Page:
Yields of up to 15pc are on offer next year as FTSE 100 dividends return to record levels, rewarding investors who make early moves to capture 2022’s top payouts.
Total payments could reach £85.1bn, just behind the £85.2bn record paid out in 2018, according to the stockbroker AJ Bell, as profits and economies rebound after the pandemic.
Analysts are predicting British blue-chip stocks will build on a strong recovery in dividends this year. Payouts from FTSE 100 companies are forecast to reach £84.1bn in 2021, a rise of 37pc from £61.4bn in 2020.
Dividends from some of the London stock market’s biggest payers this year have sent their yields soaring.
Shares in miners Rio Tinto and Evraz yield almost 18pc, based on payouts for their 2021 financial year and current share prices, according to AJ Bell. Rival BHP Group yields 11.3pc.
While dividends from miners have ballooned, investors haven’t left it too late to cash in, according to experts. More than half of Rio Tinto’s 17.8pc yield is forecast to come from a bumper final dividend expected to be paid in April. Similarly, half of Evraz’s $1.48 dividend predicted for its 2021 financial year has yet to be paid.
The FTSE 100’s trio of top dividend payers are meanwhile forecast to continue to offer high payouts next year. Analysts have estimated 2022 yields of 14.9pc for Evraz, 12.4pc for Rio Tinto and 12.2pc for BHP.
Is this too good to be true? Ian Williams, the manager of the Charteris Premium Income fund, said he did not think so. Mr Williams, who holds around a third of his portfolio in mining stocks, said he expected double-digit yield forecasts to come good, despite a slump in the iron ore price from its summer high amid waning Chinese demand.
“Even if commodity prices fall, mining companies are so profitable they can still pay high dividends,” he said.
“Rio Tinto takes iron ore out of the ground for around $20 a ton. Prices have fallen by almost half since July to $118 a ton, so even after a crash it can still afford to pay shareholders.”
Mr Williams argued that miners could continue to raise their dividends in the future as they rode a wave of higher demand for metals as governments and companies pushed to decarbonise the economy.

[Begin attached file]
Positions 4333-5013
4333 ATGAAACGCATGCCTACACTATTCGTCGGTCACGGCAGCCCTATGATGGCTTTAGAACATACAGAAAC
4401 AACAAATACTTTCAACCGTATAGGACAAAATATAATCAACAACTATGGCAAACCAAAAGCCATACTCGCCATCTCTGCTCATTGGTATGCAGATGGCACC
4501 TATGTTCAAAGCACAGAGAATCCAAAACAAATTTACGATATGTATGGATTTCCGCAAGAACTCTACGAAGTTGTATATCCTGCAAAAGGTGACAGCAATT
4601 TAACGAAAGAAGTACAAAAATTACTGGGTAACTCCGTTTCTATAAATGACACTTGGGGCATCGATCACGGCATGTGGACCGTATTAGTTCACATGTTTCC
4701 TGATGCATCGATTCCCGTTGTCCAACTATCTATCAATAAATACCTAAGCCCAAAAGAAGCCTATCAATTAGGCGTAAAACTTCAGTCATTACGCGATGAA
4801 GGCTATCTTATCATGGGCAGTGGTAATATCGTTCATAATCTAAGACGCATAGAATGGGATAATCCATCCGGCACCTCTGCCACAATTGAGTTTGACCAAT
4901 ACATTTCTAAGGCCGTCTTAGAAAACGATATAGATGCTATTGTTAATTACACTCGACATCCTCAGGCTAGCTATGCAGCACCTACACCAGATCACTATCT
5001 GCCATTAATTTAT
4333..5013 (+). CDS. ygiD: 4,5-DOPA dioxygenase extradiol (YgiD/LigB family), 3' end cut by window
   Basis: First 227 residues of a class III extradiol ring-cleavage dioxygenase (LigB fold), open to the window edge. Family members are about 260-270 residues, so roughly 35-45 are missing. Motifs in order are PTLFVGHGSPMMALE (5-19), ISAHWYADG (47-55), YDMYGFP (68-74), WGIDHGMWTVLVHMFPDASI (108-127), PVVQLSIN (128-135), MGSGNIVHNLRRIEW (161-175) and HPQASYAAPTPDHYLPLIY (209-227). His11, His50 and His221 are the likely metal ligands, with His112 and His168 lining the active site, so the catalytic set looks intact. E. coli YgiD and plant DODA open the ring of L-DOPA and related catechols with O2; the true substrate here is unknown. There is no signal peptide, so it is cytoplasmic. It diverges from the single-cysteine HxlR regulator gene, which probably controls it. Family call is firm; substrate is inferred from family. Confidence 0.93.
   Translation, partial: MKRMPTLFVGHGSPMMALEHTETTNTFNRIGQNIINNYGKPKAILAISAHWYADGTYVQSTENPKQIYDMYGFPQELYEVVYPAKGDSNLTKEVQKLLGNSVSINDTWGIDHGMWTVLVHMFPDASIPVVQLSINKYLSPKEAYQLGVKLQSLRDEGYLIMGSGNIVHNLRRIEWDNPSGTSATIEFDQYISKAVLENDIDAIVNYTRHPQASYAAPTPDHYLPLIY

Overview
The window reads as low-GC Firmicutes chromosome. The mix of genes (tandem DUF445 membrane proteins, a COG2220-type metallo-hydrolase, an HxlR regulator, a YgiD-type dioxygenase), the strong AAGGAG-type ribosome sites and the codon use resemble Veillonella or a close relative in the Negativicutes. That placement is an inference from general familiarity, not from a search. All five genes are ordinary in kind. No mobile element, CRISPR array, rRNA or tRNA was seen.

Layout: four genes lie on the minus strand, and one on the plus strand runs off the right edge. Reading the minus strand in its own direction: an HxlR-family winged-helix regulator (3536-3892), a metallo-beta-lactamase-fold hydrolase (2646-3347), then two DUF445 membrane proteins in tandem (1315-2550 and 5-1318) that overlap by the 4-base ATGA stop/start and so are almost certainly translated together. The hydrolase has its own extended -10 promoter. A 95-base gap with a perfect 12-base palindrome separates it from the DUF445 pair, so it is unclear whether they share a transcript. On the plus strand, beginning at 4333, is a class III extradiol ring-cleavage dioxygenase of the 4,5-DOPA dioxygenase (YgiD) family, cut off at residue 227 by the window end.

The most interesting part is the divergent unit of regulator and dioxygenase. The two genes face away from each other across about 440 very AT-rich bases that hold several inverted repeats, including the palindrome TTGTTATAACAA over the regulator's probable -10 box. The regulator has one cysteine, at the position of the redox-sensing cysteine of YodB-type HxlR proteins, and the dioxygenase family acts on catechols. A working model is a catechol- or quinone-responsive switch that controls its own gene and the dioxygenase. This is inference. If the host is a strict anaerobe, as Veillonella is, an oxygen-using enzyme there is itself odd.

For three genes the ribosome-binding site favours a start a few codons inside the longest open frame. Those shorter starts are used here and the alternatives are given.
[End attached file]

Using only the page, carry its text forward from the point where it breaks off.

“You can’t have decarbonisation without metals. Electric cars use four times as much copper as their petrol equivalents – demand for the metal could rise more in the next 10 years than it has done in the past 2,000,” he said.
“Rare earth” metals will also be in demand thanks to their use in the lithium-ion batteries used to power electric cars. Mr Williams highlighted Polymetal International, forecast to yield 9.8pc next year, as a major miner of these metals.
However, other investors warned that chasing the high yields offered by mining stocks was dangerous. Laura Foll of the fund group Janus Henderson said: “Be wary of relying solely on the yield to value shares.”
She added that Rio Tinto and BHP’s high forecast dividends depended on the prices of a narrow basket of metals.
Ms Foll highlighted shares in rival miner Anglo American, which she owns in her funds, as an alternative. Expected to yield 6.6pc next year, she argued that the stock’s dividend was more reliable as the company made money from a large basket of commodities, including copper, diamonds, iron ore and nickel.
Shares in banks also offered good dividend prospects, she said. Lenders have resumed payouts after the Bank of England scrapped restrictions imposed at the start of the pandemic, and their dividends are expected to grow. Lloyds Banking Group and NatWest, which Ms Foll owns, are forecast to yield 5.6pc and 4.7pc respectively next year.
Simon Gergel, manager of the £660m Merchants Trust, also cautioned on the outlook for miners’ dividends. He said payouts from Rio Tinto and BHP would fall next year should the iron ore price remain at its current level.
He recommended tobacco companies as an alternative source of dividends as their profits were more predictable. British American Tobacco and Imperial Brands are forecast to yield 8.5pc and 9.2pc next year, and the former has raised its payout in each of the past 23 years.